Capital: Hobart (211,656 population) (2012)
Population: 523,400 (2014)
Population Density: 7.24/km2 (18.8 /sq mi)
Populations (all countries)
Currency: Australian Dollar
Tasmania GSP (gross state product) per capital: A$44,011 (2011-2012)
Australian Ethnicity: (countrywide) English 32%, Australian 27%, Irish 7%, Italian 4%, indigenous 3%, Scottish 2%, German 2%, Chinese 2%
Australian Languages: (countrywide) English 78.5%, Chinese 2.5%, Italian 1.6%, Greek 1.3%, Arabic 1.2%, Vietnamese 1%, other 8.2%, unspecified 5.7% (2006 Census)
Australian Religion: (countrywide) Protestant 27.4% (Anglican 18.7%, Uniting Church 5.7%, Presbyterian and Reformed 3%), Catholic 25.8%, Eastern Orthodox 2.7%, other Christian 7.9%, Buddhist 2.1%, Muslim 1.7%, other 2.4%, unspecified 11.3%, none 18.7% (2006 Census)
Largest Cities: (by population) Hobart, Launceston, Devonport, Burnie, Somerset, Blackmans Bay
Name: Named for Dutch explorer Abel Tasman
National Day: January 26
Time Zone UTC+10 (AEST) UTC+11 (AEDT)
Tasmania is located 150 miles (240 km) to the south of Australia, within the Indian and Pacific Oceans, and offers captivating scenery, and world-class food and wine.
Originally inhabited by Tasmanian Aborigines some 35,000 years ago, the island was first spotted by Dutch explorer Abel Tasman in 1642. European settlement began in 1803.
Early settlers to the island consisted primarily of convicts and their military guards, assigned with developing agriculture and other industries.
The Aborigines were resistant to the invasion of the new settlers. Conflicts arose, becoming so strong that European troops were deployed to drive the Aborigines to nearby islands.
Tasmania suffered economic instability in its early years, as did many new colonies, remaining however, mainly prosperous, with steady growth. In 1901, Tasmania and five other Australian colonies, formed the Commonwealth of Australia, and was granted legislative power.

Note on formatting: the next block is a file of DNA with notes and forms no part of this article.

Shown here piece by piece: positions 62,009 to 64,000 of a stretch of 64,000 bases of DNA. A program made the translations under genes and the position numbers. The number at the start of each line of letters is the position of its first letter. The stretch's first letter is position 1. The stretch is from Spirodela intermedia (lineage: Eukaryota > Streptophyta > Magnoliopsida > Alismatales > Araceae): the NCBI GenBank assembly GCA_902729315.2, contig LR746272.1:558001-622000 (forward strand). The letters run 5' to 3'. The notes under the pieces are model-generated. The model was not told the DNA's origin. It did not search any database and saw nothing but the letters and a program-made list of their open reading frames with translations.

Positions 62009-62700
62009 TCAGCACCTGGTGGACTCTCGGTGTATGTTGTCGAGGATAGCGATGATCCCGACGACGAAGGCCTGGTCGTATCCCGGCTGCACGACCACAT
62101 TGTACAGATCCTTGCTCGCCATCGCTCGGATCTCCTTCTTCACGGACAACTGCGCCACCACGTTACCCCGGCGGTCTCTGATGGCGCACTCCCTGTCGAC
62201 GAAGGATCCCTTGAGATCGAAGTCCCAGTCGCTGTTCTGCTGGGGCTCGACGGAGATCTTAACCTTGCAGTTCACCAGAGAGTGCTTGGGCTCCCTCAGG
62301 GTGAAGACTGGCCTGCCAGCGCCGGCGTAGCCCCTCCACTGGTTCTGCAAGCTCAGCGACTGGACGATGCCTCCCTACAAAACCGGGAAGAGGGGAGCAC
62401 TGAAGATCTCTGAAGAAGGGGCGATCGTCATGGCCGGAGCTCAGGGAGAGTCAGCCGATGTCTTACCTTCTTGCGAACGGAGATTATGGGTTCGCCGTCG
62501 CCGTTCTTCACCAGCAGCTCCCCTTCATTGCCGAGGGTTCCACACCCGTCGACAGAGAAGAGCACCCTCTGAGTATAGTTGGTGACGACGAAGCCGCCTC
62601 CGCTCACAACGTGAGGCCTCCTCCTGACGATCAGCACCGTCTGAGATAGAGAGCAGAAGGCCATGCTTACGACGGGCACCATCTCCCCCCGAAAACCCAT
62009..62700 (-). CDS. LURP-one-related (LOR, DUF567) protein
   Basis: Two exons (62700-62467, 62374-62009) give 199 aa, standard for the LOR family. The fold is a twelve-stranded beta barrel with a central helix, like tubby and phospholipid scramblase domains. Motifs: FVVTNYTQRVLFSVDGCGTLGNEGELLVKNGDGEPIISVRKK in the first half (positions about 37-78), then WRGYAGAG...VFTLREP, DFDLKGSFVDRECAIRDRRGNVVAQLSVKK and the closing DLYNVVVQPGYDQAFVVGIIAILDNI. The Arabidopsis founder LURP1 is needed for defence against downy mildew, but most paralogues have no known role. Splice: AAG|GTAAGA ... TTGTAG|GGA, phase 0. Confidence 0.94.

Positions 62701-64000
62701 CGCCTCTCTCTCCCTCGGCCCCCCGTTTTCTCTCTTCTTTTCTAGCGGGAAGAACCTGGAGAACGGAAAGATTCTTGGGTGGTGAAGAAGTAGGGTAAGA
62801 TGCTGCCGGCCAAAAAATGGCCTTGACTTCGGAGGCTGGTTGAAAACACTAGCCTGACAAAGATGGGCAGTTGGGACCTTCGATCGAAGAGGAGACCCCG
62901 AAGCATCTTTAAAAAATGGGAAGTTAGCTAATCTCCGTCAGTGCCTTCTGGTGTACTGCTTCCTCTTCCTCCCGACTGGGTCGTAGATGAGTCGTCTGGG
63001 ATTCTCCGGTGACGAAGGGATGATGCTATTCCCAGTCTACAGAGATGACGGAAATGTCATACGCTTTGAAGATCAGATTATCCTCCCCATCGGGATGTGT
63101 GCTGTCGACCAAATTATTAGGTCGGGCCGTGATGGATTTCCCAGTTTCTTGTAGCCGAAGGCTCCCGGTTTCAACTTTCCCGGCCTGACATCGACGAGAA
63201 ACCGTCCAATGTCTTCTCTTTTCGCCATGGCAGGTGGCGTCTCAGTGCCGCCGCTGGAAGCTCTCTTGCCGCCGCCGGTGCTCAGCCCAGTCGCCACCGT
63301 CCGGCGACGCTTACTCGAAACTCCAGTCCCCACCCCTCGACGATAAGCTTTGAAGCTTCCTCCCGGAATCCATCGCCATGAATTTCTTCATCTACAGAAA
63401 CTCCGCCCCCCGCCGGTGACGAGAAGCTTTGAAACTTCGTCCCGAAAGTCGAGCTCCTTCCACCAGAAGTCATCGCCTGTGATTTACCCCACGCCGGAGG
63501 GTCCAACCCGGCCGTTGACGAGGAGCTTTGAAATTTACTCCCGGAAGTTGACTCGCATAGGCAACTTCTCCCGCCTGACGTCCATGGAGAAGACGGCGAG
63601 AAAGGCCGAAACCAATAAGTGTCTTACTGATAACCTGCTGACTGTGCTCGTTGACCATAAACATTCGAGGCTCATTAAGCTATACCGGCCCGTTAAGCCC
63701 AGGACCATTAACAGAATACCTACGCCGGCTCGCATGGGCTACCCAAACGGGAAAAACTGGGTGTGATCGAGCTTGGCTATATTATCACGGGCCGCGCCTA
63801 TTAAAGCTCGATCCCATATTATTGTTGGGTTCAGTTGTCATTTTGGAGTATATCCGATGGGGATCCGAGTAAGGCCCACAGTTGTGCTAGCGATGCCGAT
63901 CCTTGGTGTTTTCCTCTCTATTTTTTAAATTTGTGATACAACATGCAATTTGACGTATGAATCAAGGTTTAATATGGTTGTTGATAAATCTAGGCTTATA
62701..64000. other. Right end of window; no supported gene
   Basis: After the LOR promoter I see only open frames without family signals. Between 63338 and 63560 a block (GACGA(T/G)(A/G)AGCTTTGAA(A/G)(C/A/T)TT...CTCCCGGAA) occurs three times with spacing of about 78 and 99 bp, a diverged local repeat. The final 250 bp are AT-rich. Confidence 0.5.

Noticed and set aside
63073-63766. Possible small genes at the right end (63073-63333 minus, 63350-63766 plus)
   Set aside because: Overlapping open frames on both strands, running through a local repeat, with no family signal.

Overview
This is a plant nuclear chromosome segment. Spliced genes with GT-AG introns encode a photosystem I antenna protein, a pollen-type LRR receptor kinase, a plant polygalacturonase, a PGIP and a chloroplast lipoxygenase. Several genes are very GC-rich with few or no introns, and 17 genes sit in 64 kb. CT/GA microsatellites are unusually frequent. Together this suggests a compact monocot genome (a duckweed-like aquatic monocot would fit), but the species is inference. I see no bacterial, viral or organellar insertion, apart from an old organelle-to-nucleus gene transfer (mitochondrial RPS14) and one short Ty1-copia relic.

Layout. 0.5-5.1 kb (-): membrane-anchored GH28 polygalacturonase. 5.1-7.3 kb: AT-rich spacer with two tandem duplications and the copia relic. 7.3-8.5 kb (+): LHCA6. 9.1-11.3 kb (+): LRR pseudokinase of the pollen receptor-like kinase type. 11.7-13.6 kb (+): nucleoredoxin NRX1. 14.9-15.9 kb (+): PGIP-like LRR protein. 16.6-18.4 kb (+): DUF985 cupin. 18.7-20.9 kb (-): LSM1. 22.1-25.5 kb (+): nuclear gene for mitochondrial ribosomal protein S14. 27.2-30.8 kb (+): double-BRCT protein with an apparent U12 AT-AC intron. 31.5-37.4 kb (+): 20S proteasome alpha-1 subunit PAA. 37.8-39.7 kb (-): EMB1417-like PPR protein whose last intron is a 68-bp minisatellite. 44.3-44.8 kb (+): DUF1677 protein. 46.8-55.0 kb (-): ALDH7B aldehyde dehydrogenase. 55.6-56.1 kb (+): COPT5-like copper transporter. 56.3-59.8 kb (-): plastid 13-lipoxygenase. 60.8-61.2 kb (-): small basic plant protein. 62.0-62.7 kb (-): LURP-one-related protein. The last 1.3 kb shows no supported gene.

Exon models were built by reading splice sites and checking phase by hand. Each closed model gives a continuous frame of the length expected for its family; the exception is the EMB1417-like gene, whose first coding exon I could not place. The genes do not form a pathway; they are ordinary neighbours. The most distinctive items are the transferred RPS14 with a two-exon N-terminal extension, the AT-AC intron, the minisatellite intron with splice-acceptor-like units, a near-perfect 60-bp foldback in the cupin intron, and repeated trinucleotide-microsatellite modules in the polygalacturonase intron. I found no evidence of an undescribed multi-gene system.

With nearly 37% of the island designated as reserves, national parks, and World Heritage Sites, Tasmania is well known as the “Island of Inspiration” or the natural state.
Located 150 miles (240 km) south of Australia, separated by the Bass Strait, the state of Tasmania includes the main island, as well as the surrounding 334 islands. Tasmania is surrounded by both the Indian and Pacific Oceans.
Geographically, the island of Tasmania is similar to New Zealand, and is Australia’s most mountainous state. The Central Highlands dominate the central and western parts of the state, while the central eastern Midlands are fairly flat.
Much of Tasmania is densely forested, with the Southwest National Park being home to some of the last temperate rainforests in the Southern Hemisphere. In the island’s far northwestern region, the Tarkine is the largest temperate rainforest in Australia, and covers roughly 1,500 sq. miles (3,800 sq. km).
There are a great number of rivers within Tasmania, due to its rugged topography, the most notable of which include the Derwent and South Esk Rivers. The major lakes of Tasmania are Lake Pedder, Lake Gordon, and the Great Lake.
Tasmania’s highest point is Mount Ossa at 5,305 ft. (1,617 m), and it’s lowest is the Indian Ocean (0 m).
Landforms of Australia/Oceania
Oceania contains a wide variety of landforms, with most of the significant ones located in the countries of Australia, New Zealand and Papua New Guinea. And because most of the islands of Oceania are small in size (mere dots on the map), it’s impossible for us to show their individual landforms on a single and readable map.
Many of those small island are remnants of ancient volcanic activity, or coral atolls that encircles a lagoon partially or completely. Few have rivers of any size, and for that matter, lakes. So, here we show and describe Australia’s recognized landforms, and for the other countries, dependencies and territories.